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Love has been in the air for our friendly sea turtles nesting along the beaches in the Osa Peninsula. Over the past few months, La Programa de Tortugas Marinas has been following the nesting habits of sea turtles on the Piro and Peje Perro beaches in hopes of finding out more about the number of turtles nesting on these shores. These beaches happen to be two of the most critical locations for nesting in the Osa, which makes this research extremely vital. Staff has been monitoring this project by walking along the beaches and counting the number of natural nests, nesting sites, and false nests! (A false nest, otherwise known as a false crawl, is a nest where a female turtle does not actually lay her eggs).

During the months of October, November, and December, Osa Conservation’s sea turtle conservation program spent between 75 and 105 hours sampling the nesting locations at the Piro and Peje Beaches. On Piro Beach, there were a total number of 173 nests found. The nests were made by the two most common species of sea turtle in the Osa, the Olive Ridley (Lepidochelys olivacea) and the Green Sea Turtle (Chelonia mydas). On Peje Perro Beach, approximately 380 nests were found from our two turtle species. An interesting fact from the results of the sampling is, of the 553 nests found across the two beaches, 140 of the nests happened to be false nests!

Alongside the nest research occurring in the Osa, we also welcomed visitors of local hotels in Costa Rica to help us release over 7,000 turtles from October to December!

 

Photo courtesy of: Manuel Sanchez Mendoza

Sea Turtles, Volunteers and Visitors

Early Arrival – a Sea Turtle Surprise

Sea Turtles Galore!

We just wrapped up the peak sea turtle season here in Osa and are proud to announce that this year we released over 20,000 baby sea turtles! The hatchlings were from nests relocated to our hatchery because they were vulnerable to predation or to the whims of the river that runs along and often through the beach OC monitors. Since these nests were likely to have been lost altogether, our hard working volunteers and staff have given 20,000 more sea turtles a chance to make it in this world. A huge thanks to everyone who visited and lent a hand this year on the Osa Conservation Sea Turtle Conservation Program.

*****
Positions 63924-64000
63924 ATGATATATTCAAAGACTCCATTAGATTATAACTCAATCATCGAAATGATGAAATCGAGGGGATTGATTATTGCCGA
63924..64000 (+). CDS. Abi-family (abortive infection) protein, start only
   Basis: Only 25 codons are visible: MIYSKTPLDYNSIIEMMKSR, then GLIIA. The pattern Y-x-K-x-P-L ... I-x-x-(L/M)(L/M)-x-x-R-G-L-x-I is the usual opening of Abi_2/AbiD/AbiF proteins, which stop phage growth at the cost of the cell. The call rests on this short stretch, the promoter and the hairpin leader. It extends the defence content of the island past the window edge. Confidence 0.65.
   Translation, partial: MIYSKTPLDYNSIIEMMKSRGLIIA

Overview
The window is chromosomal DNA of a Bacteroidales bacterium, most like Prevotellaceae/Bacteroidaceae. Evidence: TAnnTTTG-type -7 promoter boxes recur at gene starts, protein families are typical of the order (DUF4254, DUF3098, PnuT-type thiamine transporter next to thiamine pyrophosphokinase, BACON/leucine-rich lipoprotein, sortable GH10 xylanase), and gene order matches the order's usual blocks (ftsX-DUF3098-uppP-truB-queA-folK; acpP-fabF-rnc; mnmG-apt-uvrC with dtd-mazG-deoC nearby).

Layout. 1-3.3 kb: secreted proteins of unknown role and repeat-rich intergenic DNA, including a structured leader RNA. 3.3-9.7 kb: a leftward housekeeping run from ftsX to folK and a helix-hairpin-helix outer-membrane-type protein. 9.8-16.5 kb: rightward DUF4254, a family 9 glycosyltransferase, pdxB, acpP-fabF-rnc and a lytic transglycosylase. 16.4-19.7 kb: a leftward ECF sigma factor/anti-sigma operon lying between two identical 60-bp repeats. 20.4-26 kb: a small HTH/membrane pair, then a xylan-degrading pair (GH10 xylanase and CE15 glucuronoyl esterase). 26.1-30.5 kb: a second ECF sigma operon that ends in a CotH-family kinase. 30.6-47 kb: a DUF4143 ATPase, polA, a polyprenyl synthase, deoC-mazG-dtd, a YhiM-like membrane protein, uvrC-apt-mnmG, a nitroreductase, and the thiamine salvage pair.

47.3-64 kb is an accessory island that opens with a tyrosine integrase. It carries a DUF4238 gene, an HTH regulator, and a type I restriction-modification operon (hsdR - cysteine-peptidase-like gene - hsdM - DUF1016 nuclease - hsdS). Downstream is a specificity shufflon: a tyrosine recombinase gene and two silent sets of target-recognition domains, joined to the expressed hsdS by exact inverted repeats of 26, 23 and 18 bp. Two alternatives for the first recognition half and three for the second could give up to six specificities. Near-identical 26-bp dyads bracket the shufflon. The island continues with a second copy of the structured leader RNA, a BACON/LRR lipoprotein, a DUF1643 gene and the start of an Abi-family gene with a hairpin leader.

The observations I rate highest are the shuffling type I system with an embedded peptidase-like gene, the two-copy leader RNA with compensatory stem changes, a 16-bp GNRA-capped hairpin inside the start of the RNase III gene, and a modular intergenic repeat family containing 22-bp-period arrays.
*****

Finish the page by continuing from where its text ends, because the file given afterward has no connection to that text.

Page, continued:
In this weeks blog, we hear from a long-term research assistant about his surprise discovery one morning at the sea turtle hatchery. 

Written by: Charles Wheeler

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In the early hours of the 2nd November 2015 a clutch of 82 Green Turtle (Chelonia mydas) eggs were laid by a female on Piro Beach. This would be the first Green turtle nest to be relocated to the hatchery this year. The overwhelming anticipation to witness the first green turtle hatchlings was endured for 63 days until the joyful day arrived on the 4th January 2016.

My name is Charles Wheeler and I am one of the research assistants for the Sea Turtle Programme at Osa Conservation. I was scheduled for the morning patrol on this day and was expecting a normal routine patrol on the beach with the possibility to release some Olive Ridley (Lepidochelys olivacea) hatchlings, the most abundant species of turtle eggs within the hatchery. After patrolling the beach and recording three new Green turtle nests, I arrived at the hatchery. I open the door to find some escaped hatchlings crawling around, at first I noticed something different about the hatchlings they were larger and had white bellies. After a few seconds of confusion I realised these were in fact the green turtles and they had hatched seven days early. Unable to control my excitement like a small child on Christmas morning, I hurried around the hatchery collecting all the hatchlings and placing them into buckets. There were a total of 50 Green turtles as well as 70 Olive Ridley hatchlings that had emerged over night. turt2Knowing that this was a rare opportunity to release fifty green babies I couldn’t just stay and liberate them myself. So I left the turtles safely secured inside the hatchery and ran from the beach back to the station 1.6km away to tell everyone else the great news! Being able to watch the liberation of these two endangered species gives immense job satisfaction and I am proud to be a part of this conservation programme protecting these international species.

You may have seen Charles on our Facebook page recently when we shared a selfie he couldn’t resist snapping after coming across a rebellious sea turtles that decided to nest during the day, breaking all the rules. If not, check it out at this link and like our page to follow us.

Charles and Green Sea Turtle selfie